Asante akua'ba figure

The legend of the origination of the Akua'ba doll comes from the story of a woman named "Akua" (many variations of
the name are found as there are many variations of the spelling of "akua'ba") who could not get pregnant and went to
a local diviner or priest and commissioned the carving of a small wooden doll. She carried and cared for the doll as if
it were her own child, feeding it, bathing it and so on. Soon the people in the village started calling it "Akua" "ba" -
meaning "Akua's child", since "ba" meant child. She soon became pregnant and her daughter grew up with the doll.

The legend and tradition still live on today...

If an Akan/Asante woman had difficulty conceiving she would be encouraged to visit a local shrine accompanied by a
senior woman in her family. There she might purchase a figure such as this, which would be placed for a period on
the altar, later to be reclaimed by the woman along with certain medicines. The sculpture was then carried, fed,
bathed, and otherwise cared for by the woman as if it was a living baby. It was thought that in doing this the woman
would have a better chance to have a healthy and beautiful baby. Once the woman conceived and had a successful
delivery, she would return the figure to the shrine as a form of offering. If the child died, the akua’ba might be kept by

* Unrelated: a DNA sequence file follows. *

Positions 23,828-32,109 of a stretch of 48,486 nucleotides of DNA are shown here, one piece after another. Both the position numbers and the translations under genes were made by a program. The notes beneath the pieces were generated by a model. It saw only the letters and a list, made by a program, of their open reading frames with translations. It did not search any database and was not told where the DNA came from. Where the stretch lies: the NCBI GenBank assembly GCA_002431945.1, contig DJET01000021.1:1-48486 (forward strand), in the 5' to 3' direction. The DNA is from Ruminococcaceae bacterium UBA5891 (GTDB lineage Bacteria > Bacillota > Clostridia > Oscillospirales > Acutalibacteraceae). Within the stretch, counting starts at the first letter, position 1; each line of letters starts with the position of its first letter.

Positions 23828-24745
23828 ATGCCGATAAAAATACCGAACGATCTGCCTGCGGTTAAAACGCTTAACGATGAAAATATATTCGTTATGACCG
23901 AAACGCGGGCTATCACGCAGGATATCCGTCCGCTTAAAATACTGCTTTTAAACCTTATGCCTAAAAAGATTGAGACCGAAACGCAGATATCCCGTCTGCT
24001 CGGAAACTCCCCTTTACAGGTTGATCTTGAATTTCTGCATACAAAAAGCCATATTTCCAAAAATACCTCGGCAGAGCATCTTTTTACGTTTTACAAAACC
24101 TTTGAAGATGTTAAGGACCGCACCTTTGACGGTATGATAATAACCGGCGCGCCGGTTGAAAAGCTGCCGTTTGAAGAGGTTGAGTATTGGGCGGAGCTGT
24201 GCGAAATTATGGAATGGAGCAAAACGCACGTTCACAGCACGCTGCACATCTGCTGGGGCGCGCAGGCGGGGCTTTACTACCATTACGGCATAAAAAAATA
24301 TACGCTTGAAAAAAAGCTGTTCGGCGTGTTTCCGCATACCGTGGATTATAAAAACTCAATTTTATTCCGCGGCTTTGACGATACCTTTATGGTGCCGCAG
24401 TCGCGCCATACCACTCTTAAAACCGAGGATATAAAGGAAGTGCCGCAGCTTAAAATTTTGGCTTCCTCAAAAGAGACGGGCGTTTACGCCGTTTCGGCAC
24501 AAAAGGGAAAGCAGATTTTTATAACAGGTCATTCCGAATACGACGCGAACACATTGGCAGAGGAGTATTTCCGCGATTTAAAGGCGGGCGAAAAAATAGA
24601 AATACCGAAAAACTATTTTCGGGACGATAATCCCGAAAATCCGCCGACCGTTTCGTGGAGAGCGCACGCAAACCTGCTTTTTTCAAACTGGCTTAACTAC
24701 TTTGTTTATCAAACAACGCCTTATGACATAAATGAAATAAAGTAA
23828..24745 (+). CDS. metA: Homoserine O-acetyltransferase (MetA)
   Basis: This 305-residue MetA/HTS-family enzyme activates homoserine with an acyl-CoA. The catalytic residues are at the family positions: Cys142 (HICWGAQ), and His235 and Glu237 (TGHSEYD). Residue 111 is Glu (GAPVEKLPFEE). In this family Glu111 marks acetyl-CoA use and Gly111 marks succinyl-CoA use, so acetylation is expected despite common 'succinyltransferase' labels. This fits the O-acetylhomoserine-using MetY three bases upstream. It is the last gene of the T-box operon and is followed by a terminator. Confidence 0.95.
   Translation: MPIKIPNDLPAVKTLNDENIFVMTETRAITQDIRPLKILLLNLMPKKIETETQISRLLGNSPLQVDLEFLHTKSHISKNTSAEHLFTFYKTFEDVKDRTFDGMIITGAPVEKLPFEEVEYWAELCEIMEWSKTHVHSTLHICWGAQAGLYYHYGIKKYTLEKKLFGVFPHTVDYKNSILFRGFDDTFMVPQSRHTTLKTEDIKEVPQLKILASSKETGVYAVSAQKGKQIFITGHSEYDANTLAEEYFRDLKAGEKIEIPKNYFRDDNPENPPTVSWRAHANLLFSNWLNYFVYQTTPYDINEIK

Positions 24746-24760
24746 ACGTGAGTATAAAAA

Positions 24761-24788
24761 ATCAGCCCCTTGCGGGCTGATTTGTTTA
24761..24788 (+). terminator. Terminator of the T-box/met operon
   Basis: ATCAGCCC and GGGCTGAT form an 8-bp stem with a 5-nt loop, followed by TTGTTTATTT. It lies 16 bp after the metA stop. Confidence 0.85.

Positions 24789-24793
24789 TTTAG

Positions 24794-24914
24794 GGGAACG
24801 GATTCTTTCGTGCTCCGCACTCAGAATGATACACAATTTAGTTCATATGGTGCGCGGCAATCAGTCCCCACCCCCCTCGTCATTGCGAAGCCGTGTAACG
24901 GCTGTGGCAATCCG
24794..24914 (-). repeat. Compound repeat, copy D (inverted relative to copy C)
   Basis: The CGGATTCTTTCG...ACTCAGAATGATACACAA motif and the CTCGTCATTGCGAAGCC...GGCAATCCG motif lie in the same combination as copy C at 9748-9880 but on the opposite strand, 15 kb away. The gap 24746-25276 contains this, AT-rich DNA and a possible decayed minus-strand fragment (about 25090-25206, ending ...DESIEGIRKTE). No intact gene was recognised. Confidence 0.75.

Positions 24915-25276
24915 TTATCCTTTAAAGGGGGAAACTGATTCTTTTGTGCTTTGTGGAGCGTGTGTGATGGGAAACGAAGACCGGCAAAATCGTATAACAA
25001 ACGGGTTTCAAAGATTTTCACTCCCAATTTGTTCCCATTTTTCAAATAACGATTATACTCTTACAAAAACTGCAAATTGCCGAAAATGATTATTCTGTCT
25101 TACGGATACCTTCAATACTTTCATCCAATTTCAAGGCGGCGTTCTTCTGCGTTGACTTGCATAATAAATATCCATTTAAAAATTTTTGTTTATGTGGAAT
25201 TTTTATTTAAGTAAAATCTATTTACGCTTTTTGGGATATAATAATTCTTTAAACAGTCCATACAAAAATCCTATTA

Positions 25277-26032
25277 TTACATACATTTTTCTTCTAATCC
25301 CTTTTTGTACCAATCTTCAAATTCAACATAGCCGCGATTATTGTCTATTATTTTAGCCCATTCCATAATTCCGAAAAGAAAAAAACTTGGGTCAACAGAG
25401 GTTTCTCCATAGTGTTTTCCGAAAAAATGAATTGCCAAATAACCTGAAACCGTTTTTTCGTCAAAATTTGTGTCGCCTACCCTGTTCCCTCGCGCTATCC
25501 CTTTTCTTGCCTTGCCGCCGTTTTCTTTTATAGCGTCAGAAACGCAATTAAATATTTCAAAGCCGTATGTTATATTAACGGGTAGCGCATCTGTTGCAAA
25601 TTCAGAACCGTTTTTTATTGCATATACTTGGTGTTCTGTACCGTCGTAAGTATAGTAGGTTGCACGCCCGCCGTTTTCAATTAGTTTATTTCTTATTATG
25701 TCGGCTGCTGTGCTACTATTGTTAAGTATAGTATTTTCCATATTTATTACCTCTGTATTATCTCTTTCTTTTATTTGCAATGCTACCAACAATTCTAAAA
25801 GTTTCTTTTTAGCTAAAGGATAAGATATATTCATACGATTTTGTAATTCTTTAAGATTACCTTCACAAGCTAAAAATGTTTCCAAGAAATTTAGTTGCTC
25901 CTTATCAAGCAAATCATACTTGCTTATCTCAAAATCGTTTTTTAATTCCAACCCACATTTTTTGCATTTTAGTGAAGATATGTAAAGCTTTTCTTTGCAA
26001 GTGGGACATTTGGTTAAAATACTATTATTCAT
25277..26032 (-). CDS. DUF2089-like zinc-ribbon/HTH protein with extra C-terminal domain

the woman as a memorial.

The symbolism of these dolls is specific: “The flat, disk like head is a strongly exaggerated conception of the Akan
ideal of beauty:

Round or oval shaped heads are considered ideal and this is accomplished in actual practice by the gently modeling
of an infant’s soft cranial bones. The flat profile of these figures is also more practical when they are carried against
the back wrapped in the woman’s skirt. Also standard is the ringed neck, a convention for rolls of fat and hence
beauty and prosperity…the small scars seen on the faces of many akua’ba are those made for medicinal purposes as
protection against convulsions. Most Asante akua’ba have abstracted, horizontal arms and a cylindrical torso with
breasts and a navel, but ending in a base rather than human legs.

Sources: Sotheby's, AFRICA - The Art of A Continent, The Royal Art of Africa
A Fante mother carrying her child in a
wrapper on her back.
Photograph by Doran H. Ross
Legu, Ghana, 1976
An akua'ba tucked into the wrapper of
an Asante woman.
Photograph by Herbert M. Cole,
Ghana, 1972
A standing Akua’ba figure
8" tall
ex Fily Keita
ex Michael Sorafine

A figure in an unusual style with great character.